Editorial Cartoon

Jose, My wife and I have gotten a kick out of your Surreal Life appearance. Your ability to laugh at yourself, and to rise above the rude behavior of others (booksigning episode), is admirable. …You might get a kick out of an editorial cartoon I did when your book came out. Best regards, Jim Editorial Cartoonist

Big Al in Minnesota
To One of My Heros Jose…. It saddens me greatly to see all of these people trying to deny the truth and blame you for everything. You and the rest of us know the truth. I am a 33 yr old former college athlete from Minnesota. I suffer from severe back problems and have had many surgeries. I may be in a pinch but I always loved living my dreams of baseball thru watching you and a few others play ball. From one big dude to another… chin upm be proud, and remember. There are more of us that love ya man. God Bless you! your pal from Albert inMinnesota

Christopher the Fan
Jose; I want to first say I am a fan. A fan of Jose Canseco and a fan of baseball. I believe as a professional and the owner of a company that if you do not give 100% every day you fail as a person, I have no problem with what you or others did to be the best in your sport to help your team. I also believe your book tells the real story the story of how baseball will use you then throw you away. I wish the baseball writers would have the balls to elect a man who deserves to be in the Hall of Fame, but I doubt it. Good luck in life Christopher

Brian in Miami
first of all i will admit i was upset and dissapointed when the book came out, but after hearing what transpired on 790 am the ticket with dan lebatard and jim leriytz, i understood a little more . i am 27 yrs old now i have been a fan since 1986, no joke no bullcrap. i saw the first episode on the sureal life and i was happy to see your attitude and demenor with the book signing.personally i dont think you are an idiot or a cro magnon man like bronson pinchot said you were.what i am saying is today you gained back a loyal fan. i do think that someday you will be in the hall of fame were you should be considering you the first member of the 40/40 club. i hope you actually do get a chance to read this . brian miami,fl

Greg Knows

You go Canseco! McGwire….strike Palmerio…strike I always believed you. Thanks for telling the truth, Greg

Blog about Palmiero
Rafael Palmeiro is a cheat and liar. Its plain and simple folks, Palmeiro the newest member of the exclusive 3000 hit club and more exclusive member of the 500 home run/3000 hit club, now a tainted member of both clubs, has tested positive for steroids. Is this proof enough for the head-in-the-sand crowd? Is the apology to Jose Canseco in the mail? Jose said it, Rafael denied it, the failed drug test proved it. There’s no doubt that Palmeiro is now ruing the day that he decided to point the finger at the Congressional Committee and declare in no uncertain terms that he never took steroids. Ask Martha Stewart what happens after you lie to Congress. And those in the media who are shocked that Palmeiro would risk taking steroids because he is under the spotlight of scrutiny, just don’t understand the issue. Olympic athletes and athletes in other sports such as cycling and weight-lifting have had to contend with the specter of drug testing for decades, and yet these athletes still risk getting caught using drugs because they want to be the best at what they do. Athletes are willing to cheat to reach the top. How can this be a surprise to anybody? Cheating to reach the top happens in every profession, every day. Cheating to become rich or even just to make more money is commonplace. I am amazed that people who spend so much time around athletes would be surprised that a professional baseball player would cheat by using steroids to A) reach the top B) stay at the top C) become an all-time great and D) to enrich themselves. This whole story is a great illustration of all of the problems with Major League Baseball and their drug testing. First of all, Palmeiro’s failed test was handled differently that the other tests this year, in that he was allowed to secretly appeal the failed drug test before the positive test was announced. And the confidential/secret nature of this program just adds to the confusion. Not knowing if the player tested positive for an injectable steroid – or not – does a disservice to the players and their fans. A guy who tests positive for some over-the-counter supplement shouldn’t be lumped in with the hard-core injectable users. Also, the timing of this announcement stinks as the league waited until after Palmeiro got his 3000th hit and after Sunday’s Hall of Fame Induction Ceremony. Finally, for all of the naysayers out there that have denied that there has been a steroid problem in baseball for years, give it up. At every turn there is MORE evidence that steroid use in baseball is a huge problem, and there hasn’t been one indication to the contrary. Sal Marinello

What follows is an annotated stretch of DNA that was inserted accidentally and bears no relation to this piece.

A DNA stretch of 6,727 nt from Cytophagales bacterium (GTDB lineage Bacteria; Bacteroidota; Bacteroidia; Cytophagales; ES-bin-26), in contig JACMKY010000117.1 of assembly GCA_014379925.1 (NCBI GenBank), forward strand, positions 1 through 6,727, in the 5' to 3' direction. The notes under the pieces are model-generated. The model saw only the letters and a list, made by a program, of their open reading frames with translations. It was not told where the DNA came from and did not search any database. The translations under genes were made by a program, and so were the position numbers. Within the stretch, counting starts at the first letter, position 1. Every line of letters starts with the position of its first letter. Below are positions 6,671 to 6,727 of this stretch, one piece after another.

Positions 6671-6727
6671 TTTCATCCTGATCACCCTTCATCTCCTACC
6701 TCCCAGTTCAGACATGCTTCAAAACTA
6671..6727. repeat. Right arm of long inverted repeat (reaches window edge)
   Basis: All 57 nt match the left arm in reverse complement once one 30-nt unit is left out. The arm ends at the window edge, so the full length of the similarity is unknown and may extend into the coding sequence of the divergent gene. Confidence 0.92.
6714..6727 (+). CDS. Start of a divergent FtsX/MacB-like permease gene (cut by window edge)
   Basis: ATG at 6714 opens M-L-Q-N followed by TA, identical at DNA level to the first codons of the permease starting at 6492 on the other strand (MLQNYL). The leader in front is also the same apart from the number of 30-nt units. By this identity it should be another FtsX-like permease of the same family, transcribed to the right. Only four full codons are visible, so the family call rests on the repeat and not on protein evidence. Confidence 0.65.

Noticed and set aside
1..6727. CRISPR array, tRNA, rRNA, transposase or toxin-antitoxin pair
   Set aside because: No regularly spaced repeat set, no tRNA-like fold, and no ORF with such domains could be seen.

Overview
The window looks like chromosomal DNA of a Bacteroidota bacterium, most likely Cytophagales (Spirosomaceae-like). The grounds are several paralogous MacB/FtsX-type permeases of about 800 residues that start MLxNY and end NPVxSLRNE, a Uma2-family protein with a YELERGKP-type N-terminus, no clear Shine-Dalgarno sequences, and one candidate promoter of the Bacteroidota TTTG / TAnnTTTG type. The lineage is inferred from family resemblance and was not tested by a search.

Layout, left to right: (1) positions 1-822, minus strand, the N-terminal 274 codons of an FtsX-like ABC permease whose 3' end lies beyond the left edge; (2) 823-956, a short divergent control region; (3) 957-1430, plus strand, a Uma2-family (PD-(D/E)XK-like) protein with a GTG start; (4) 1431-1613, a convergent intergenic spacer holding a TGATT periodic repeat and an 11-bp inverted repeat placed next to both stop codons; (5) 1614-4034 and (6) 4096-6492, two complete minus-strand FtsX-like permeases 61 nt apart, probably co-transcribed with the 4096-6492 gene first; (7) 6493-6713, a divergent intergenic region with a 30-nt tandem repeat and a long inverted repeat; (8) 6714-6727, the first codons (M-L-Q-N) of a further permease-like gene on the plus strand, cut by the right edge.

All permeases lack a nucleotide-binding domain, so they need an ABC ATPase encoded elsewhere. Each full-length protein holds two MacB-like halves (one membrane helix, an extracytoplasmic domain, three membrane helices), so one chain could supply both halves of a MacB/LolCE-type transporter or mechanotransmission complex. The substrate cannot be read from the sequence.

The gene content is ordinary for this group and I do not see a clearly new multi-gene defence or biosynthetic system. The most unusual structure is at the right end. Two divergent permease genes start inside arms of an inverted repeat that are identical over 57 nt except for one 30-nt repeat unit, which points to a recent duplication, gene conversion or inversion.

Sadly, Palmeiro misplays public’s trust